"The danger is already significant and it only grows worse with time. If we know Saddam Hussein has dangerous weapons today -- and we do -- does it make any sense for the world to wait to confront him as he grows even stronger and develops even more dangerous weapons?" -- President George W. Bush, October 7, 2002


Saddam Hussein did not possess stockpiles of illicit chemical and biological weapons at the time of the U.S. invasion in March 2003, had not begun any program to produce them, and his nuclear capabilities were deteriorating, not advancing.
-- Charles Duelfer, head of the Iraq Survey Group, at a Senate Armed Services committee hearing, October 6, 2004

"Why the intelligence proved wrong [on weapons of mass destruction], I'm not in a position to say. I simply don't know."
-- Defense Secretary Donald Rumsfeld, in remarks to the Council on Foreign Relations in New York, October 4, 2004

"To my knowledge, I have not seen any strong, hard evidence that links the two [Saddam and al Qaeda]."
-- Defense Secretary, Donald Rumsfeld, October 4, 2004

The hits just keep on coming. In yet another embarrassing public revelation for the President and his advisors, a memo obtained by George Washington University through the Freedom of Information Act illustrates that a month before the start of the Iraq war, State Department officials warned military planners about "serious planning gaps" for the post-war period.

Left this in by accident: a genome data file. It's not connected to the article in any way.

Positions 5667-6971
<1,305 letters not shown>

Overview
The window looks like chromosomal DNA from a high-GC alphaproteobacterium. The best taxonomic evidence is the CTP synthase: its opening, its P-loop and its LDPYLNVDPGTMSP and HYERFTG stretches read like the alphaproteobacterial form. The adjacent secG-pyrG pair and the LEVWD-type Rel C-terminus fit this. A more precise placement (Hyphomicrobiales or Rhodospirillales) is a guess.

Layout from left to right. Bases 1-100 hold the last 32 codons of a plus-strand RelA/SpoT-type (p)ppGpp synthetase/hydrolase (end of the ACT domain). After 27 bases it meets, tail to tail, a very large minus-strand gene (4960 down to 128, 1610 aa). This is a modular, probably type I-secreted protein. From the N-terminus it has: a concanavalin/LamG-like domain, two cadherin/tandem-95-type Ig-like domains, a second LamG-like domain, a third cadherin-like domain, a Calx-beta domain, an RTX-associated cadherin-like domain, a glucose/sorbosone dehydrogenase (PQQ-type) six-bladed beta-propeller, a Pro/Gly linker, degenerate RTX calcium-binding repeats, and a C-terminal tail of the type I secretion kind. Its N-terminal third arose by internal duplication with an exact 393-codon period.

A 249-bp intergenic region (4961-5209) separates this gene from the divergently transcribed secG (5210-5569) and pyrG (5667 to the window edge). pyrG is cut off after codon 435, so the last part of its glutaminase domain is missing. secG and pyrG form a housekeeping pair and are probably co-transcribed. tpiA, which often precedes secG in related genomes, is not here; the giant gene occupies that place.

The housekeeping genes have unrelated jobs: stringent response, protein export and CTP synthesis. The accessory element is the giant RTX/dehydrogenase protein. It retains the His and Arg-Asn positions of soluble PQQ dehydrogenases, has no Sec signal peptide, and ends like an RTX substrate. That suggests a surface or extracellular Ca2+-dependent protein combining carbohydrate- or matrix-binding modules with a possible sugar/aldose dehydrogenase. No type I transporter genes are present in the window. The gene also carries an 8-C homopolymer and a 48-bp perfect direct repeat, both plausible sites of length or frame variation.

The documents, dated February 7, 2003, noted that a lack of focus and preparation for adequate policing after the invasion could have negative consequences. Specifically, the State Department officials warned that "a failure to address short-term public security and humanitarian assistance concerns could result in serious human rights abuses which would undermine an otherwise successful military campaign, and our reputation internationally."

The memo's authors said they had "raised these issues with top CENTCOM officials" and offered to help the military "develop plans for accomplishing these goals." Obviously their appeals went unheeded and they were ignored.

The military's bungling of the post-war period, which saw widespread looting and the rise of an insurgency, has been widely criticized, including in a March 2004 British parliamentary report. The Defense Select Committee, which oversees the work of Britain's Ministry of Defense, said that Britain failed to plan adequately for the end of the war, and "squandered Iraqi goodwill" by being slow to stop looting.